O’Reilly Network: Ask Tim: Is Licensing What Makes Open Source Succeed?

“The openness of the standards underlying the software and
the process by which developers are engaged in the development of
those standards are often more important than the details of the
licenses the software is released under.
For example, many key
internet standards have been developed by the IETF under an open
and collaborative process that has many similarities to open
source, even though not all of the resulting software is released
under an open source license.”

“I have long argued that the success of open source has less to
do with licenses and more to do with collaborative software
development over a wide area network. (For example, see Open
Source: The Model for Collaboration in the Age of the Internet, my
talk at the Computers, Freedom and Privacy Conference in Toronto
earlier this year. This is also the rationale behind CollabNet, the
business we founded last year with Brian Behlendorf of the Apache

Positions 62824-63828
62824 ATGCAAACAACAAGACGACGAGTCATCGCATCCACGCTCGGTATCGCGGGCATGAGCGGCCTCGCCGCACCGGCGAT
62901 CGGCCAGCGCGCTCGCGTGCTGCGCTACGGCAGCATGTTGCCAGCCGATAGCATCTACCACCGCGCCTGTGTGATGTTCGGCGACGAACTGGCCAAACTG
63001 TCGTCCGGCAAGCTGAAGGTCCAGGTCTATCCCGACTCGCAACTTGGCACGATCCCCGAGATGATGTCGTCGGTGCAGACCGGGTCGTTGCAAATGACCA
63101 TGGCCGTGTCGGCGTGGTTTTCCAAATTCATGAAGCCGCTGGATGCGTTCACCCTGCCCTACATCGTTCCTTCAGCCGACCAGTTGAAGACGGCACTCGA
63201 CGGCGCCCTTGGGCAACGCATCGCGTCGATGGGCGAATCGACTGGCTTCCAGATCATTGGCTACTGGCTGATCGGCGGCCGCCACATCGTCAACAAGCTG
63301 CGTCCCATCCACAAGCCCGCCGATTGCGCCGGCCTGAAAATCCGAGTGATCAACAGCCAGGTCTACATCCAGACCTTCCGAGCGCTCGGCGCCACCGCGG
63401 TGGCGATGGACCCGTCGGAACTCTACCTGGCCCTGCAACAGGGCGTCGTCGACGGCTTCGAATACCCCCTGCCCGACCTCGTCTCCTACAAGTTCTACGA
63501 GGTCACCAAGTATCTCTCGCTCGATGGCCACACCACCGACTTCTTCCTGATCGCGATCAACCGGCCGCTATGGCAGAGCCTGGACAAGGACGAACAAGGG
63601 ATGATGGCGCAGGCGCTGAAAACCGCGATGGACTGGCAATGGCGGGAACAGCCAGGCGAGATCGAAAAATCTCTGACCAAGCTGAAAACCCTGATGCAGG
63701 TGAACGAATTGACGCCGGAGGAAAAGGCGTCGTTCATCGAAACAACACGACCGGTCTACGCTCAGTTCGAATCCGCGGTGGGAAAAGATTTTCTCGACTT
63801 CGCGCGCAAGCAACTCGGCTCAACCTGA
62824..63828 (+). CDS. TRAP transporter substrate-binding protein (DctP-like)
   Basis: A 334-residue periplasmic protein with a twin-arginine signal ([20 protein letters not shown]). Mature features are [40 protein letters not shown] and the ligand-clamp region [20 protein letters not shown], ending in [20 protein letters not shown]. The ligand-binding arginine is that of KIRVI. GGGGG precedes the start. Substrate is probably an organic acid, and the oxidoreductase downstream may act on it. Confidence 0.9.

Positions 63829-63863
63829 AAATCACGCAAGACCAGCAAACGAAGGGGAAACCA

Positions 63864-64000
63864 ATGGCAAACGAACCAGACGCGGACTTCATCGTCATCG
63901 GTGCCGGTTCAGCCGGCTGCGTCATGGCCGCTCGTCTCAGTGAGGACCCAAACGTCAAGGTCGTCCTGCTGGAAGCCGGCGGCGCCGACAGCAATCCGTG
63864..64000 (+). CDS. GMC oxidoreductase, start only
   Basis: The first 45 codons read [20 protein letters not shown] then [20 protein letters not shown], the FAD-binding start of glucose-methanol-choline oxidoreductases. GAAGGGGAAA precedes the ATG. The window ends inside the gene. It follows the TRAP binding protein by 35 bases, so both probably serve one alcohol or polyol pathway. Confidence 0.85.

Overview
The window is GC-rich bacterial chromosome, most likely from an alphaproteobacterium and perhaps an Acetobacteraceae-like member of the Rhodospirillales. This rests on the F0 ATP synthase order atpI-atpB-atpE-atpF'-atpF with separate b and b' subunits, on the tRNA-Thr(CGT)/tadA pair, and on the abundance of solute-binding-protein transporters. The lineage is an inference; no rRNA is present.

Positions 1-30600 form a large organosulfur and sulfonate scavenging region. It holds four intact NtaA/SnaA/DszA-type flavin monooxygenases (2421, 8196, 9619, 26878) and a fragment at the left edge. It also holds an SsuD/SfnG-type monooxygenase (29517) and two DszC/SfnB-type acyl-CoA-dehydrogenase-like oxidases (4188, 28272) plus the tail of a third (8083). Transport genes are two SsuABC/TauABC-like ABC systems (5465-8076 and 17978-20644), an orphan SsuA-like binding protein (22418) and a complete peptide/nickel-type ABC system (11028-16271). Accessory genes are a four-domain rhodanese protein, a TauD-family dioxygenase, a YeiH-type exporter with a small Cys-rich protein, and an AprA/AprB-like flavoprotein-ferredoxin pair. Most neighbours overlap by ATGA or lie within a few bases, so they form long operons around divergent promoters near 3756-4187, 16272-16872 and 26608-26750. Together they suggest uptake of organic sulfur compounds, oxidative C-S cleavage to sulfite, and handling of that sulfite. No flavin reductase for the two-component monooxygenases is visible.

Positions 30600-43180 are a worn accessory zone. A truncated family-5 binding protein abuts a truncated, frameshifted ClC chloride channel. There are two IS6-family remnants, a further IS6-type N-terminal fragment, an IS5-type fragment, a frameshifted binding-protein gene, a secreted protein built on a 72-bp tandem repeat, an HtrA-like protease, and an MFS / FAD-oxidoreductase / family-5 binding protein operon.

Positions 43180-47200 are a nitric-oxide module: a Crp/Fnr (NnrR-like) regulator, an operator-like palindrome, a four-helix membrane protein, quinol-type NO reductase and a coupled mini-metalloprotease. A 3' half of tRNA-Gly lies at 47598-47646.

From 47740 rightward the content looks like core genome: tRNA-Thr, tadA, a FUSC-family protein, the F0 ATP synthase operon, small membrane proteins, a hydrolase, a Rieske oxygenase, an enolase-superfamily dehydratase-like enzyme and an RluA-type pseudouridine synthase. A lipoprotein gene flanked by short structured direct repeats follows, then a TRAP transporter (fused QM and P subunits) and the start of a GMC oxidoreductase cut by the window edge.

Group. Collab’s mission is to bring open source-style collaborative
development to the software industry as a whole. Typically, this
has involved helping large companies make the transition to open
source, but we’ve also worked with companies on what we call “inner
sourcing”–that is, helping them to use open source development
techniques within the corporation, or with a cluster of key
customers–even if they aren’t ready to take the step all the way
to releasing their software as a public open source project.)”

“Open source licenses are only one of many enablers for this new
internet-era development model. Another key enabler is the
architecture of the software. The difficulty developers have had in
coming to terms with the massive Mozilla and Open Office code bases
illustrates that a license that provides access to the source code
is necessary, but not sufficient to engage developers. A modular
architecture that makes it easy for developers to work
independently on programs or modules that will nonetheless assemble
into a larger whole may be at least as important. I discussed this
point at length in my JavaOne keynote, The Network Really Is the


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